In this part of our video series on Google Analytics, I show you how to set up conversion funnels to track Web site visitors who do not follow through on desired actions, such as completing an online form. (You can find the previous posts in this series here.)
When you’re doing travel photography, it’s easy to think of your time in airplanes and hotels as an inconvenience — a chore you simply must endure to get to your next assignment. But in photography as in life, that’s the wrong way to look at any experience.
If you think today’s college students are just a bunch of self-absorbed Twitter-heads devoted solely to their Facebook pages, I’ve got some videos for you to watch.
Six months ago, if you had told me I’d be volunteering to do a full-day photo shoot and a half day of editing for free, I’d have laughed and called you crazy.
Things are different now. Call me a soft touch, but I’ve become a believer in pro bono karma.
Can you speak photo?
Many photographers can’t. You look at their images, and they are fine — properly exposed, nicely framed, perfectly lit. But they are boring. They do not speak. They do not convey any message or meaning. They are as flat as a line on the screen of a heart rate monitor attached to a dead man.
In this part of our video series on Google Analytics, I show you how to set conversion goals for the visitors to your Web site, and how to track your progress in reaching these goals. (You can find the previous posts in this series here.)
As sad a fact as it may be, the newspaper staff photographer is fast becoming an endangered species. I’ve recently spoken to several current and former newspaper staffers contemplating the move to wedding photography, and I thought I’d share some of the advice I’ve offered.
I left the newspaper world five years ago. There are things I miss about it, and things I don’t.
I miss receiving a steady paycheck to go out and about on new assignments every day. I don’t miss the restrictions and frustrations that came along with that paycheck.
On March 17, the Seattle Post-Intelligencer — Seattle’s first newspaper, founded in 1863 — ceased its print edition and laid off most of its staff. Four of us who had been staff photographers there decided to form our own business, a full-service photography studio called Red Box Pictures. While I’m the first to admit that we still have a lot to figure out, my colleague Scott Eklund and I thought we’d share a few things we’ve learned so far.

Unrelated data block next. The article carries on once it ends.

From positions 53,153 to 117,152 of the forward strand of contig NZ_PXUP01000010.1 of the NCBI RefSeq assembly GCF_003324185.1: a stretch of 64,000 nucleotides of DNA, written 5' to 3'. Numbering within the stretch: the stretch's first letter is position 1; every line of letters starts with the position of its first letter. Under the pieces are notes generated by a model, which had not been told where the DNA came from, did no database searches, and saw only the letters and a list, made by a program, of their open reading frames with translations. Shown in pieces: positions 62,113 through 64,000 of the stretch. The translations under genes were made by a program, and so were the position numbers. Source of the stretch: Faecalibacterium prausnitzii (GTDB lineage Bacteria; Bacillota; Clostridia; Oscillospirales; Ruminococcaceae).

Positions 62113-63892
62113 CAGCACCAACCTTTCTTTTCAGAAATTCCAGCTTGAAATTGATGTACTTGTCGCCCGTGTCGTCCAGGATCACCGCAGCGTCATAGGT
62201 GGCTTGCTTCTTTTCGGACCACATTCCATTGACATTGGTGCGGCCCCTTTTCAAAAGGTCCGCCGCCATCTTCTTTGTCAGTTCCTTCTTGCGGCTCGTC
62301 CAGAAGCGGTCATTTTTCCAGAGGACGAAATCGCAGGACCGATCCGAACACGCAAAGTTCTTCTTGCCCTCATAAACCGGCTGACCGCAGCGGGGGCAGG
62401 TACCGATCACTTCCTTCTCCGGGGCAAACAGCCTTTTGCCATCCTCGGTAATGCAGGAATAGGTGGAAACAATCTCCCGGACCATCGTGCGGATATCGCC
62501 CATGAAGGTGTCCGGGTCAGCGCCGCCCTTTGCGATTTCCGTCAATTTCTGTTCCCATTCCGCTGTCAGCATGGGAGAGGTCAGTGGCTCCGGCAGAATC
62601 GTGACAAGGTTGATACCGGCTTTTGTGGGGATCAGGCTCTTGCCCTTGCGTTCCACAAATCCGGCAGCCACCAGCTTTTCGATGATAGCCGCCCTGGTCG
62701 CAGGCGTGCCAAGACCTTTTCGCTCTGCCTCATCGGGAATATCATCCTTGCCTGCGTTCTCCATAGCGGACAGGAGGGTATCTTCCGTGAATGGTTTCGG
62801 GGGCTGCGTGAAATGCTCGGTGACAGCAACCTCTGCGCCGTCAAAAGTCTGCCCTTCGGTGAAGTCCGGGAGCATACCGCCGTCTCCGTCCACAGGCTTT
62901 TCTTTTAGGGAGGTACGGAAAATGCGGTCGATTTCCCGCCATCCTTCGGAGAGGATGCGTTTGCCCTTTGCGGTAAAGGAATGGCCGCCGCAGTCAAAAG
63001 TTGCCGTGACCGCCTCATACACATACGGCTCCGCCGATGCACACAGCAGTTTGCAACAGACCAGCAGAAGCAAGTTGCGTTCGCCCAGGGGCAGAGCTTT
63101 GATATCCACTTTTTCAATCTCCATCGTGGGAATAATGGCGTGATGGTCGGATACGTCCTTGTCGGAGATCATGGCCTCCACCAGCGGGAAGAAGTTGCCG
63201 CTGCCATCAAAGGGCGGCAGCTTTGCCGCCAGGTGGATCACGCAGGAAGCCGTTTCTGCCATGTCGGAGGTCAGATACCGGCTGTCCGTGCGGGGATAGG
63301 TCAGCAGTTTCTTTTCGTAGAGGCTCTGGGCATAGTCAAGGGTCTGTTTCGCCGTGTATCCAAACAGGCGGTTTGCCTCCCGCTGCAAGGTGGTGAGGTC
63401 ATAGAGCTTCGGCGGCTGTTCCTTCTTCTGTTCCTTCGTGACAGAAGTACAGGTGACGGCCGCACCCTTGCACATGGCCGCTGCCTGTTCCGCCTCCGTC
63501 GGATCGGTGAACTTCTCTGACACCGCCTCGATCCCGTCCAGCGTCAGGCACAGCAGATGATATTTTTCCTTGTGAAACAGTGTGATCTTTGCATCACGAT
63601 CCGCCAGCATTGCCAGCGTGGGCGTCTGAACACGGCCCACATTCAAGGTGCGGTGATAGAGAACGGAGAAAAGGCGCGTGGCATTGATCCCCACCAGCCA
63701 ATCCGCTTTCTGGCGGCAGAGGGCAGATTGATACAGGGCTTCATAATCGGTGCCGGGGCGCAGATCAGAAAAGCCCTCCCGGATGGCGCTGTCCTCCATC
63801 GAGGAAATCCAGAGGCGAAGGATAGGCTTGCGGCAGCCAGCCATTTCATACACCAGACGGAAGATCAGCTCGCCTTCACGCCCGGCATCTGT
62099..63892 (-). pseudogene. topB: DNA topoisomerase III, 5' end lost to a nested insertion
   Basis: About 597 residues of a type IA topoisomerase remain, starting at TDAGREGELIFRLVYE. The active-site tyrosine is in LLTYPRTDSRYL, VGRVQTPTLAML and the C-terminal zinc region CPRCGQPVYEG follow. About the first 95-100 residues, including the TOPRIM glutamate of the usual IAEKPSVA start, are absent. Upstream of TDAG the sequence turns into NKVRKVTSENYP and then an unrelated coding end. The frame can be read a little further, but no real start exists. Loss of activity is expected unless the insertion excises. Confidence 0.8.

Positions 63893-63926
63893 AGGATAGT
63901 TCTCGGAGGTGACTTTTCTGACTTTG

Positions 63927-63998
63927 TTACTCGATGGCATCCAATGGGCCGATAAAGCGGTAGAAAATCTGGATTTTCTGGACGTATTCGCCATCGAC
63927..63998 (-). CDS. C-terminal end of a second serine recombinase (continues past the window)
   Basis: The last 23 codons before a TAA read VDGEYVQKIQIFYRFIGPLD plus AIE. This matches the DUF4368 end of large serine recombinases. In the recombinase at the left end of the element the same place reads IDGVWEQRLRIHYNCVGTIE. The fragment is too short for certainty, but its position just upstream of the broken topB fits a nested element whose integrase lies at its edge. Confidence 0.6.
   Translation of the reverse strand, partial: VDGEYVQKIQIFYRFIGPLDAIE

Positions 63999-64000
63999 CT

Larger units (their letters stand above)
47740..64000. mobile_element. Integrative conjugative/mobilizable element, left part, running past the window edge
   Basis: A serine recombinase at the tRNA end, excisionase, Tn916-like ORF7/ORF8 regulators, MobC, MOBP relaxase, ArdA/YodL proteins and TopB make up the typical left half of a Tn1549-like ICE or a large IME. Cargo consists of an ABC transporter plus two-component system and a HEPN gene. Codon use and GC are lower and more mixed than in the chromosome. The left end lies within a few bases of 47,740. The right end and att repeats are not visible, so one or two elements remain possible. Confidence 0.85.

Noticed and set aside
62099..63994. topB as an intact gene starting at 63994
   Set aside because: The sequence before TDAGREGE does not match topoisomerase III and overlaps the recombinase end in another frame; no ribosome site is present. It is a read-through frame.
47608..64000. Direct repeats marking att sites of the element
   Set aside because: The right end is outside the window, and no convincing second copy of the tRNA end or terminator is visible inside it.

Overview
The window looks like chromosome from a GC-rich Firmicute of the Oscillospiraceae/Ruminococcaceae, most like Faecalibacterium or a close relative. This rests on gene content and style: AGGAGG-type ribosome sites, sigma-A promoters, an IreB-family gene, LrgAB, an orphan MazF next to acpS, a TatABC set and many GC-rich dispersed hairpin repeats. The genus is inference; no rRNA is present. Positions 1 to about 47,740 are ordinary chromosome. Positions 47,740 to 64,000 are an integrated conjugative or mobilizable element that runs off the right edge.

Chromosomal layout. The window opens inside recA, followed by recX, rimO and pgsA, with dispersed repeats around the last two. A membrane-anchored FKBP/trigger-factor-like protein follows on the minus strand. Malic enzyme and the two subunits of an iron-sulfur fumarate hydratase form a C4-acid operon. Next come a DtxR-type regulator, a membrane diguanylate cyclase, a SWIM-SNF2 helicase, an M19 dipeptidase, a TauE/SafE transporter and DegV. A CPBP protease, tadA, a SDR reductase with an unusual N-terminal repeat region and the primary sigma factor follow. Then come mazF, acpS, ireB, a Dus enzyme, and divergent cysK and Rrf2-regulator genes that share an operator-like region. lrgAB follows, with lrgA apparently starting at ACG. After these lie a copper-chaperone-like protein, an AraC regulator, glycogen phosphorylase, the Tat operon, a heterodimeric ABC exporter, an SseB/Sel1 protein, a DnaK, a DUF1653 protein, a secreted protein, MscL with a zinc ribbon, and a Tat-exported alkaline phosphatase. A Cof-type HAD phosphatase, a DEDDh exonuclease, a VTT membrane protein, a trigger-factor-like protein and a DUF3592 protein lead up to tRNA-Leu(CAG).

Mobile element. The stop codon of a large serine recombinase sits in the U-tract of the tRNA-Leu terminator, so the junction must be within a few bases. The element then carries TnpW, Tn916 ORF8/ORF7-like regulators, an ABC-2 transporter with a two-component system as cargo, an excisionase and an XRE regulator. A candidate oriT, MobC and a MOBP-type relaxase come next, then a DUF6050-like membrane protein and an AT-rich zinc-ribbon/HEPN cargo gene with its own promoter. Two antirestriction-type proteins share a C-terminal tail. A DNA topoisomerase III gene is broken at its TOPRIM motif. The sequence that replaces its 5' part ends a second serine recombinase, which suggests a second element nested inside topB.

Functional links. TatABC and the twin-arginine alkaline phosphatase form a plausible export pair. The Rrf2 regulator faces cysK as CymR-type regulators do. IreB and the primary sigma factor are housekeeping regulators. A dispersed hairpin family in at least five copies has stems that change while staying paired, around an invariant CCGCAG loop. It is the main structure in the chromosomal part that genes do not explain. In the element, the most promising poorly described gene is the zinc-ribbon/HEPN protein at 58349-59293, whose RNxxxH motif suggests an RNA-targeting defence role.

As a photographer, I make my living shooting subjects for magazines, advertising campaigns and large corporate clients. I’m generally given a brief, everyone involved knows what is required of them, and the aims and objectives are clear from the start.
As digital cameras and online photo-sharing spur greater interest in photography among hobbyists, I’ve followed a trend that I find increasingly disturbing: photo contests that reward you by stealing your photos.
I was in my backyard the other day and happened to notice the late-afternoon sunlight coming in behind my Japanese maple. I’d been outside for about an hour and hadn’t really paid much attention to the tree. But when the sun got low enough, the leaves and tiny buds just began to catch fire. It was really striking.
Last year I wrote two columns about videos on newspaper Web sites. Following a discussion with one of my academic colleagues, Dr. Bruce Konkle, I decided to drift around cyberspace and see what corporate Web sites have to offer in terms of video.
The author C.C. Vyvyan wrote, “As one grows older one should grow more expert at finding beauty in unexpected places, in deserts and even in towns, in ordinary human faces and among wild weeds.”